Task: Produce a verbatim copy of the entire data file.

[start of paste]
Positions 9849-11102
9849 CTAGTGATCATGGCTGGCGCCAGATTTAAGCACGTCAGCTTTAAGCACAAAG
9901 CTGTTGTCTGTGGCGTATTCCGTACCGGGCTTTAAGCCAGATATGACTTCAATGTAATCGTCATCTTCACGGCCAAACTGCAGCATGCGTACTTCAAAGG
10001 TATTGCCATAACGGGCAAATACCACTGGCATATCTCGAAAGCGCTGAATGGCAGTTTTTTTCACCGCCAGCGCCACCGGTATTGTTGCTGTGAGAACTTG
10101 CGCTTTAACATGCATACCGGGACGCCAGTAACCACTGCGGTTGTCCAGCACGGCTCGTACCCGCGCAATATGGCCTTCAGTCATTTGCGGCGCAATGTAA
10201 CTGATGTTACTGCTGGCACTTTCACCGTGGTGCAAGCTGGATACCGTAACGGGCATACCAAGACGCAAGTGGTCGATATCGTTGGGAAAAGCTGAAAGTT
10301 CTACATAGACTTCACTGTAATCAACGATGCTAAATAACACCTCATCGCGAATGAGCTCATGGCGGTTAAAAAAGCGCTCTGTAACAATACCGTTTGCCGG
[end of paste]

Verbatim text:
Positions 9849-11102
9849 CTAGTGATCATGGCTGGCGCCAGATTTAAGCACGTCAGCTTTAAGCACAAAG
9901 CTGTTGTCTGTGGCGTATTCCGTACCGGGCTTTAAGCCAGATATGACTTCAATGTAATCGTCATCTTCACGGCCAAACTGCAGCATGCGTACTTCAAAGG
10001 TATTGCCATAACGGGCAAATACCACTGGCATATCTCGAAAGCGCTGAATGGCAGTTTTTTTCACCGCCAGCGCCACCGGTATTGTTGCTGTGAGAACTTG
10101 CGCTTTAACATGCATACCGGGACGCCAGTAACCACTGCGGTTGTCCAGCACGGCTCGTACCCGCGCAATATGGCCTTCAGTCATTTGCGGCGCAATGTAA
10201 CTGATGTTACTGCTGGCACTTTCACCGTGGTGCAAGCTGGATACCGTAACGGGCATACCAAGACGCAAGTGGTCGATATCGTTGGGAAAAGCTGAAAGTT
10301 CTACATAGACTTCACTGTAATCAACGATGCTAAATAACACCTCATCGCGAATGAGCTCATGGCGGTTAAAAAAGCGCTCTGTAACAATACCGTTTGCCGG